The other day, I went to Fiat with our moms for my very last Maggie’s Place house outing. It was the Prayer Angels event and moms from all of the homes were present. It was a great evening where everyone was able to sit down to a meal and fellowship together. I found myself sitting next to Roseann, a mom from one of the other homes, whom I had met a few times before. Roseann is generally a more reserved person whom I have always wanted to get to know better. While talking and laughing at dinner, she was joking about how she will only miss me because that will be one less person she can practice her phlebotomy skills on. I teased her and said something like, “Oh thanks Roseann!” Out of nowhere, I noticed Roseann’s arm move from the table and make its way around my back embracing me in a side hug as she said, “Oh you know I am just joking with you! Of course I will miss you.” I had not noticed before that the little side hug she gave me was something I had been in need of for a while. It was a gesture full of love, warmth, and care. I didn’t want her arm to leave my back.
Similar to this story, Maggie’s Place has touched me in many other ways during my past two years here, especially in many unexpected ways. However unexpected, these moments of grace were just what I needed to make it through. I remember taking one mom to a fun contact meeting in a really rough part of Phoenix. She had been craving this one Chinese food stand in South Phoenix for the longest time, so I wanted to take her. We laughed the whole time as I ordered our food with stiffness in my stance, as I was just a tad concerned in our environment. I will never forget the hug I received from that mom as I stood in the visitor’s center of the NICU in Banner University Medical Center with a bag of that same Chinese food as we discussed the health of her daughter who had been born at 27 weeks premature. I will forever cherish when another mom had a serious confession to make to me. She told me in all honesty, completely vulnerable, just waiting for my response. She hugged me so tightly afterwards that I couldn’t breathe for a good 10 seconds. When I see the babies that I lived with last year, running around like crazy 1 ½ year old boys do, coming up to me asking to be held, it’s incredible.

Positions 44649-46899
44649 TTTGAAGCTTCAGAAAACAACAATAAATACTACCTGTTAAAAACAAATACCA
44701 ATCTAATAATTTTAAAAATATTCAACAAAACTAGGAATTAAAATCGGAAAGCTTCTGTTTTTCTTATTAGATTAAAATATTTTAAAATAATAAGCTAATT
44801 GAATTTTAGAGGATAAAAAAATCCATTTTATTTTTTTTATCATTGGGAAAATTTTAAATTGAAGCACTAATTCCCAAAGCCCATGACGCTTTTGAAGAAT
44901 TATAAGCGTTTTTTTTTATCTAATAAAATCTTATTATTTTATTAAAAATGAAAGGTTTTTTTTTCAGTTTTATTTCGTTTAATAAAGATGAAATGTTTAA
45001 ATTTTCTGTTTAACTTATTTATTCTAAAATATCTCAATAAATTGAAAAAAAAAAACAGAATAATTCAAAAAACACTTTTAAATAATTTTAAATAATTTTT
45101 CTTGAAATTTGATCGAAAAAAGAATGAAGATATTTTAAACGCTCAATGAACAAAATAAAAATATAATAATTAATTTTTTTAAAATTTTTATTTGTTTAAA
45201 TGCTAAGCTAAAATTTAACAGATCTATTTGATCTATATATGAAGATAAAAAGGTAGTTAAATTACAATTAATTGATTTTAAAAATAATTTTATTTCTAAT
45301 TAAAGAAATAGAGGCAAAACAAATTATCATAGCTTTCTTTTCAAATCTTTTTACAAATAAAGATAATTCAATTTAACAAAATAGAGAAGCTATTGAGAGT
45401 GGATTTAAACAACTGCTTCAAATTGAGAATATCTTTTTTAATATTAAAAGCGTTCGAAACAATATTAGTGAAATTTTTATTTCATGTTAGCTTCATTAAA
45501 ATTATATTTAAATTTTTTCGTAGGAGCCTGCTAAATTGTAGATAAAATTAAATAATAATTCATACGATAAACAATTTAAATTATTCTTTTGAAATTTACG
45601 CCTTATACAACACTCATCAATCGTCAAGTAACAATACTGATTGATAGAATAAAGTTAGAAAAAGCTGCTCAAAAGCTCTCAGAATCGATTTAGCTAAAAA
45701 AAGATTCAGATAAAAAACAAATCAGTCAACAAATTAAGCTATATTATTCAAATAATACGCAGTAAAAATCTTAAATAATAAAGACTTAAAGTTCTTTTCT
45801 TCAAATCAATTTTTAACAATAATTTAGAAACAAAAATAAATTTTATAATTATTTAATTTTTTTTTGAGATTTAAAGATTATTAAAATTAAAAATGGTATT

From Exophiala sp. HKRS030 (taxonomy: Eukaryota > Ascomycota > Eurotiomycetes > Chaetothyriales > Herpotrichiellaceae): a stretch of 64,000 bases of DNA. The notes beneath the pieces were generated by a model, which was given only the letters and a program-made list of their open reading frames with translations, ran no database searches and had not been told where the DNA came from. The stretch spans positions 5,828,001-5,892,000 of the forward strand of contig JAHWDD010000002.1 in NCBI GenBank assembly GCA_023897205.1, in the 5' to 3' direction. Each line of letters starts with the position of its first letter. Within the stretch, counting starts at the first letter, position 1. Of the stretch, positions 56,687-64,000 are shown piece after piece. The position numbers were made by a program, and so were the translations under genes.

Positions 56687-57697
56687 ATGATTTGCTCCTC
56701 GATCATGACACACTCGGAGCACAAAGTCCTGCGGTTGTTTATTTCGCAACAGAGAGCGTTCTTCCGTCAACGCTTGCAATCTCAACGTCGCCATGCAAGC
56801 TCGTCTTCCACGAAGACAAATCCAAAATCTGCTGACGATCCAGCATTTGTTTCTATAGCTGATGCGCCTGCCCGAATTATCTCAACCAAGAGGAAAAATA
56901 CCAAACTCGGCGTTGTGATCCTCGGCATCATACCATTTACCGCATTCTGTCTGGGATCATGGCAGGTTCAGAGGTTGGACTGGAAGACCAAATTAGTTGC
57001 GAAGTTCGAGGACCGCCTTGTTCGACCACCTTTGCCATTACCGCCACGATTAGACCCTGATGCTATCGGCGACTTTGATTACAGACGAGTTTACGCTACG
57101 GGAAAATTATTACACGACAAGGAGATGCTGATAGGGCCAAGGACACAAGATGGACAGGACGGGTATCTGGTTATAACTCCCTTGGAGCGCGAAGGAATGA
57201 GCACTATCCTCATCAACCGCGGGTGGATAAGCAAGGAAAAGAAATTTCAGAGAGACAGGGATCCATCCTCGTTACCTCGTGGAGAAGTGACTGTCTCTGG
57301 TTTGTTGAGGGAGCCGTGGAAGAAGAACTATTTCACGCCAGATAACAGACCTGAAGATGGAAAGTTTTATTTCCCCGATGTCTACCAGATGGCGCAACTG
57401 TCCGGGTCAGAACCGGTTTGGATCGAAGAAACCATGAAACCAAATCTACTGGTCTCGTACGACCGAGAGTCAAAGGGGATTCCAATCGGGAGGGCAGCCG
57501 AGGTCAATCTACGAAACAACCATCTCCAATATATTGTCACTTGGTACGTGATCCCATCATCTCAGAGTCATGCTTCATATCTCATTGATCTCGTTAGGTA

When I talk about Roseann’s story and every other similar to hers, I am reminded of how much God truly does love Maggie’s Place. How Roseann hugged me – that warmth and not wanting her to leave me – that is exactly how I imagine the hug of Christ to feel. Glimpses of the Divine touching earth can be seen at Maggie’s Place so clearly. Christ touches Maggie’s Place through vessels like Roseann and it changes everything. God gifts Maggie’s Place with moments of joy, similar to that of the resurrection – certainly, but He also gives us glimpses of the passion and death of His son as well. When our moms believe the lie that they don’t deserve love or that they have failed in such a way that is unforgivable, I am reminded of the pain and suffering that occurs before a resurrection can take place. I once had the responsibility of placing a leaf on the Tree of Life at The Michael House for one of our baby boys who had passed in his mother’s womb. On days such as that one, I would often go to Father David Halm, a friend of Maggie’s Place, and just cry to him asking why such pain was necessary. He would remind me that Jesus saw the worst pain as necessary to gain our salvation. Afterwards, I am blessed to witness a mother celebrate her one year of sobriety or be re-unified with her older children and am reminded that the resurrection will forever conquer death.
I have been touched with the love of God in such a special way during my time at Maggie’s Place. There are memories that have been permanently written onto my heart, that I hope to never forget, during my past two years of service.
I would like to thank my fellow MissionCorps, moms, volunteers, and babies for being those vessels of God’s love in my life, and touching me the most meaningful way.
By Clare Shear, a MissionCorps member